In Finland, forest pastures were classified as endangered in the first assessment of threatened habitat types in 2008 (Schulman et al., 2008). From the 1950s to the present, the total area of forest pastures has decreased byover 99%, as fertilized grassland pastures established on cultivated land were increasingly used for forage production and as pastures (Schulman et al., 2008). Furthermore, the quality of the remaining forest pastures is often low because of intensive forestry and eutrophication (Schulman et al., 2008). The decrease in area and quality has affected all Finnish semi-natural (traditional) rural biotopes and, as a consequence, numerous species dependent on these environments have become threatened (Rassi et al., 2010).
The effects of cattle grazing on biodiversity are generally positive in productive habitats of Northern Europe (Olff and Ritchie, 1998; Proulx and Mazumder, 1998). However, * Corresponding author. Tel.: +358 44 9118160; fax: +358 13 251 3590.
E-mail addresses: email@example.com (T. Takala), firstname.lastname@example.org (J. Haverinen), email@example.com (E. Kuusela), firstname.lastname@example.org (T. Tahvanainen), email@example.com (J. Kouki) . 1 Present address: University of Eastern Finland, Faculty of Science and Forestry,
Department of Biology, Joensuu Campus, Yliopistokatu 7, P.O.Box 111, FIN-80101,
Joensuu, Finland. http://dx.doi.org/10.1016/j.agee.2014.12.005 0167-8809/ã 2014 Elsevier B.V. All rights reserved.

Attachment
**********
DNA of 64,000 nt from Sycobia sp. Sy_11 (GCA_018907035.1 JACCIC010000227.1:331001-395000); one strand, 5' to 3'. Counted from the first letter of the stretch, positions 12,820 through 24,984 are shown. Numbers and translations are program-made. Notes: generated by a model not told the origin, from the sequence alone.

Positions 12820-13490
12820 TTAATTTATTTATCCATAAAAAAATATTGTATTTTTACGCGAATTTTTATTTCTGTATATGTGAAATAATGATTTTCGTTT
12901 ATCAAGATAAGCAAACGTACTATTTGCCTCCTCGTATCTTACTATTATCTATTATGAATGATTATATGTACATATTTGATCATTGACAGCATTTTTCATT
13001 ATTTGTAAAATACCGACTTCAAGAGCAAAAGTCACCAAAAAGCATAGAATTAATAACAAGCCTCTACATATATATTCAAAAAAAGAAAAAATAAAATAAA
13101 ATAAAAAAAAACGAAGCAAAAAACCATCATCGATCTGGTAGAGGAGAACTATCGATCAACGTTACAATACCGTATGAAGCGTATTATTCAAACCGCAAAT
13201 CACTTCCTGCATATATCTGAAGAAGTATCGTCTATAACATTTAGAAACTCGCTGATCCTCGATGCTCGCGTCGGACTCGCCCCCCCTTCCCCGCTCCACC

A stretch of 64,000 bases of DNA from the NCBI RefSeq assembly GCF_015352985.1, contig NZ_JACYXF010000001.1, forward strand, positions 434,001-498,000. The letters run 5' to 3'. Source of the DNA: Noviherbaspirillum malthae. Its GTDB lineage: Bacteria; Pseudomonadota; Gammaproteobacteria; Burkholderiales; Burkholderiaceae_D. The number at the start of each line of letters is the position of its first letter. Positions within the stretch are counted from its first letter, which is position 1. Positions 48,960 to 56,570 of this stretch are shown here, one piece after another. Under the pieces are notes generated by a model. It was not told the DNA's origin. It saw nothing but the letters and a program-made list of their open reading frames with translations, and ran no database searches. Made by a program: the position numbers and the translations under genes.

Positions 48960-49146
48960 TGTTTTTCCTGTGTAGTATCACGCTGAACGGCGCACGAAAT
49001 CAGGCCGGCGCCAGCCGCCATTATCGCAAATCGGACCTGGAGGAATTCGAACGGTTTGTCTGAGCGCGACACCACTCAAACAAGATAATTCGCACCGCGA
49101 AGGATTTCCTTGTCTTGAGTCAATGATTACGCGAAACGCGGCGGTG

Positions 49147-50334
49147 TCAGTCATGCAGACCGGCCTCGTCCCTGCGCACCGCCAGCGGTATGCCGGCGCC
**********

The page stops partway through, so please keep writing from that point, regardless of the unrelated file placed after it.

Agriculture, Ecosystems and Environment 201 (2015) 26–42
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Agriculture, Ecosystems and Environment journa l homepage: www.e lsevier .com/ locate /agee understanding the effects of different management practices is essential for a comprehensive assessment of biodiversity patterns in semi-natural biotopes (Klimek et al., 2007). The fencing of seminatural forest pasture and fertilized grassland pasture into the same enclosure is one of the controversial practices generally thought to cause eutrophication in the forest pasture (Pykälä, 2001), although this practice is not permitted in forest pastures subsidized via European Union (EU) agri-environmental aid. If substantial harmful effects arise, the recommended management approach is to maintain separate enclosures in the forest pastures and fertilized grasslands. At the same time, however, the management of forest pasturesmust be practicable for the farmers and provide sufficient quality for grazing animals. Otherwise there is a risk that forest pastures will be abandoned and this will lead to a further decline in the area of semi-natural rural biotopes.
In Finland, the recommended stocking rates per hectare for a 120 day annual grazing period range from 2.5 to 7.5 (depending on cattle type) in fertilized grasslands and from 0.05 to 0.8 in forest pastures (Salminen and Kekäläinen, 2000). If the stocking rate in an enclosure that comprises both forest pastures and fertilized grassland pastures is determined by the productivity of the grassland, then there is a risk that the grazing intensity will be too high and potential eutrophication in the forest pasture is likely, as the free-roaming cattle will transfer nutrients in the urine and manure from the highly-productive fertilized grasslands to lowproductive unfertilized forest pastures (Pykälä, 2001; Uytvanck et al., 2010). It is worth noting that in practice, farmers adjust grazing intensity and grazing periods in accordance with seasonal weather conditions, prevailing herd sizes on their property and on other practical considerations rather than on official guidelines.